Having just recovered (yes I consider myself fully recovered at this point) from a back injury I remember how true this statement is.

“If I asked ten men on the street to place their finger on what they considered to be the weakest part of the spine, nine would instinctively name the small of the back.”

If it’s the natural weak spot of the spine and body it makes sense to train it to become super strong.

“When the back is flattened, just notice the difference. Why; the erector spinae muscles bulge like pillars of steel as they contract to fulfill their duty, which their names explains – “erect the spine.” This is as it should be. Also, instead of a vertebral separation, the vertebrae close together into one apparent solid column, which positively prevents any such thing as a vertebral displacement.”

I enjoyed his descriptions of how the back muscles and spine work together in Chapter 12 – Strengthening the Weakest Link in the Spinal Chain. I don’t recall if I mentioned this when discussing my back injury but what the chiropractor told me was my lower spine is straight, and doesn’t have the curve most people have. This is probably the reason why I can get away with round back deadlifting when others can’t. I have no doubt my spinal erectors are working as mine are fairly large.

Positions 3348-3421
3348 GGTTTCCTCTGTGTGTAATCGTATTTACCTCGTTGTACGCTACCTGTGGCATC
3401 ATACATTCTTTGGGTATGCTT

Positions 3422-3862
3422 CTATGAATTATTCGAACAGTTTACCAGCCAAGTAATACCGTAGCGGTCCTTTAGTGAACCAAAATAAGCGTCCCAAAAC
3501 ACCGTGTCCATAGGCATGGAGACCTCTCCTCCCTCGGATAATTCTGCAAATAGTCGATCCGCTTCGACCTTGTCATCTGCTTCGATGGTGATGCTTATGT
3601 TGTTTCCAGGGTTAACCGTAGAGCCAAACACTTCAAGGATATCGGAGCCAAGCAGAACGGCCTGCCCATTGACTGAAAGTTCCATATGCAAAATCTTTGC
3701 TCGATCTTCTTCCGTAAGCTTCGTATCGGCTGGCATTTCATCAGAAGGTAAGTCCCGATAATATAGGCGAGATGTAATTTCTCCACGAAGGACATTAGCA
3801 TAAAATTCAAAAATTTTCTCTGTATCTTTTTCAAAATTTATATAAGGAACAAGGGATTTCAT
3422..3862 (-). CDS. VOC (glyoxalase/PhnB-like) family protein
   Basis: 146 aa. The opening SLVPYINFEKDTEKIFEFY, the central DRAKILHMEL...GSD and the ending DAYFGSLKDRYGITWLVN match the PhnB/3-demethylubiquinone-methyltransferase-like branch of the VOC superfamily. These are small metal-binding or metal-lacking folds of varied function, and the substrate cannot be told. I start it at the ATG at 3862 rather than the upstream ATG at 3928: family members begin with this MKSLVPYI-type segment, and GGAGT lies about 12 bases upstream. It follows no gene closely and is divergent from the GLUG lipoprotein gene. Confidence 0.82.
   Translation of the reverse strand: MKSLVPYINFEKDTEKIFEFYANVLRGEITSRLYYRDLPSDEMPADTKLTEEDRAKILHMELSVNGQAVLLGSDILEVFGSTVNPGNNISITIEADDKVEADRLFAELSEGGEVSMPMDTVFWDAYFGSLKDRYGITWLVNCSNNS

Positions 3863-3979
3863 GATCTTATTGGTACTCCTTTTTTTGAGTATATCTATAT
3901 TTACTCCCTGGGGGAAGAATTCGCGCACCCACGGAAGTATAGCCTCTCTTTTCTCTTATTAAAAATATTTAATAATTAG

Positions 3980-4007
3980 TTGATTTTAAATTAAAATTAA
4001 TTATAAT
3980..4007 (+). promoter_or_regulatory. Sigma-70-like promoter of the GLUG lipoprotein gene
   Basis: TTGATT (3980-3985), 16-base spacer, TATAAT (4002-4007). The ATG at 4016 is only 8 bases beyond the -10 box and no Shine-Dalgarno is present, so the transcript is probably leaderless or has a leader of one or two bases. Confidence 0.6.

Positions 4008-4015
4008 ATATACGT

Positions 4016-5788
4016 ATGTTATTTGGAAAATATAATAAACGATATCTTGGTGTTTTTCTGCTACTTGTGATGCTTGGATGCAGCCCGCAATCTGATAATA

A Cool Handstand Feat

“Joe Nordquest not only does a one-hand stand, but in the disengaged hand he holds out a one hundred pound dumb-bell, with not a waver to his stand.”